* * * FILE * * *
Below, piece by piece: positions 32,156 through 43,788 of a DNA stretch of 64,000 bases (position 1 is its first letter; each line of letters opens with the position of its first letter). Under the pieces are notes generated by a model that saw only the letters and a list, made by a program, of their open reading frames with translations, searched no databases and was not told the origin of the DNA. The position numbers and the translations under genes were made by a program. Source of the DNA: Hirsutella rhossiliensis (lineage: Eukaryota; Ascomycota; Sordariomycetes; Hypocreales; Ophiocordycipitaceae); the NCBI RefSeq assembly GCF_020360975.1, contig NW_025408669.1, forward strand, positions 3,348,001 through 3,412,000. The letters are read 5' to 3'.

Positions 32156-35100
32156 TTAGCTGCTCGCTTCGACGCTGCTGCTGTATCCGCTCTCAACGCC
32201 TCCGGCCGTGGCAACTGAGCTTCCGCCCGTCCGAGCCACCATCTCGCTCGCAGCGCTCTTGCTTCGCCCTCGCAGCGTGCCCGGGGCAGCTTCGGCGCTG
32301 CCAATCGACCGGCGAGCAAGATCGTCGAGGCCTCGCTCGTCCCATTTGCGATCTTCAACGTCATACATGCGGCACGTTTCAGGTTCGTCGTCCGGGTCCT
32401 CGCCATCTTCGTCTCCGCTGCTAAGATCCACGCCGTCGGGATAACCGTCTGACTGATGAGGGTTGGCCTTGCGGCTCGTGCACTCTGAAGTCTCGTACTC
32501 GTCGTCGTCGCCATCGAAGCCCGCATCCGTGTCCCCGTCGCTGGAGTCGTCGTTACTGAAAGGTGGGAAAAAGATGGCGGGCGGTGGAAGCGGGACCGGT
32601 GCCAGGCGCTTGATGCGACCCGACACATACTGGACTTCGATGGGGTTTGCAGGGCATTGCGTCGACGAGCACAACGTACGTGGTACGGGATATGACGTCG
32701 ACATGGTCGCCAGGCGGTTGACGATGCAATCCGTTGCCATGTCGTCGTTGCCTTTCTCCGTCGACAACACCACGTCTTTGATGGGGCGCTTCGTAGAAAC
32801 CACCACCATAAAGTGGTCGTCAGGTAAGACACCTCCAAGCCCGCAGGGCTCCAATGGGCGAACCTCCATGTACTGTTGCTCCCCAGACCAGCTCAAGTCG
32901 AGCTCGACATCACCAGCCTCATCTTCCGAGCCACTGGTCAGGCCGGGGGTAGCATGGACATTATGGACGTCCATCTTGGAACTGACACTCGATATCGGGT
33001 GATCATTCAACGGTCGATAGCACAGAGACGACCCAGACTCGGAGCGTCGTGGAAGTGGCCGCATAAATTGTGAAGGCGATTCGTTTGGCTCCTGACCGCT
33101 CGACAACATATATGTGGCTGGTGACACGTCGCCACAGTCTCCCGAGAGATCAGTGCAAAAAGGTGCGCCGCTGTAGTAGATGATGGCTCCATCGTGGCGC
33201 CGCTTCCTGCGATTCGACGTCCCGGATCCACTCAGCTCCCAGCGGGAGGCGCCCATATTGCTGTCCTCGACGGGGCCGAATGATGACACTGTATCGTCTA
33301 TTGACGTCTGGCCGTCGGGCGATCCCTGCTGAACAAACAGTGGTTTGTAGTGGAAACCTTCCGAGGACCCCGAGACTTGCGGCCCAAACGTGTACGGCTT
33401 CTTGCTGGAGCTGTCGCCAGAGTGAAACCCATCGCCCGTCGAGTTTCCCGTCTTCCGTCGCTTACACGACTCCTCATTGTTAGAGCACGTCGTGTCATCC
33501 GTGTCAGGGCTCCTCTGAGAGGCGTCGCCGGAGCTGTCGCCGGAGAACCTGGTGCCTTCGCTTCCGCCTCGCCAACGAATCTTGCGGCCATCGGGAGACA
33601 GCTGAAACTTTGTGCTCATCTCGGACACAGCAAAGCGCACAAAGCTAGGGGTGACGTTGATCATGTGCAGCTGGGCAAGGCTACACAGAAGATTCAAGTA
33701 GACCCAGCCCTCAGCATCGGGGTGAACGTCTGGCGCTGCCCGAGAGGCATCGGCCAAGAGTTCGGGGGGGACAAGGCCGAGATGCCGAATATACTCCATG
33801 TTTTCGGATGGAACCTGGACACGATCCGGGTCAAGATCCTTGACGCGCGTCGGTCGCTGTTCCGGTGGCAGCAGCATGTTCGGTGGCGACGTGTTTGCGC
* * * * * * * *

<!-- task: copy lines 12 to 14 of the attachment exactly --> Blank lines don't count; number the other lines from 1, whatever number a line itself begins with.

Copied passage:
33001 GATCATTCAACGGTCGATAGCACAGAGACGACCCAGACTCGGAGCGTCGTGGAAGTGGCCGCATAAATTGTGAAGGCGATTCGTTTGGCTCCTGACCGCT
33101 CGACAACATATATGTGGCTGGTGACACGTCGCCACAGTCTCCCGAGAGATCAGTGCAAAAAGGTGCGCCGCTGTAGTAGATGATGGCTCCATCGTGGCGC
33201 CGCTTCCTGCGATTCGACGTCCCGGATCCACTCAGCTCCCAGCGGGAGGCGCCCATATTGCTGTCCTCGACGGGGCCGAATGATGACACTGTATCGTCTA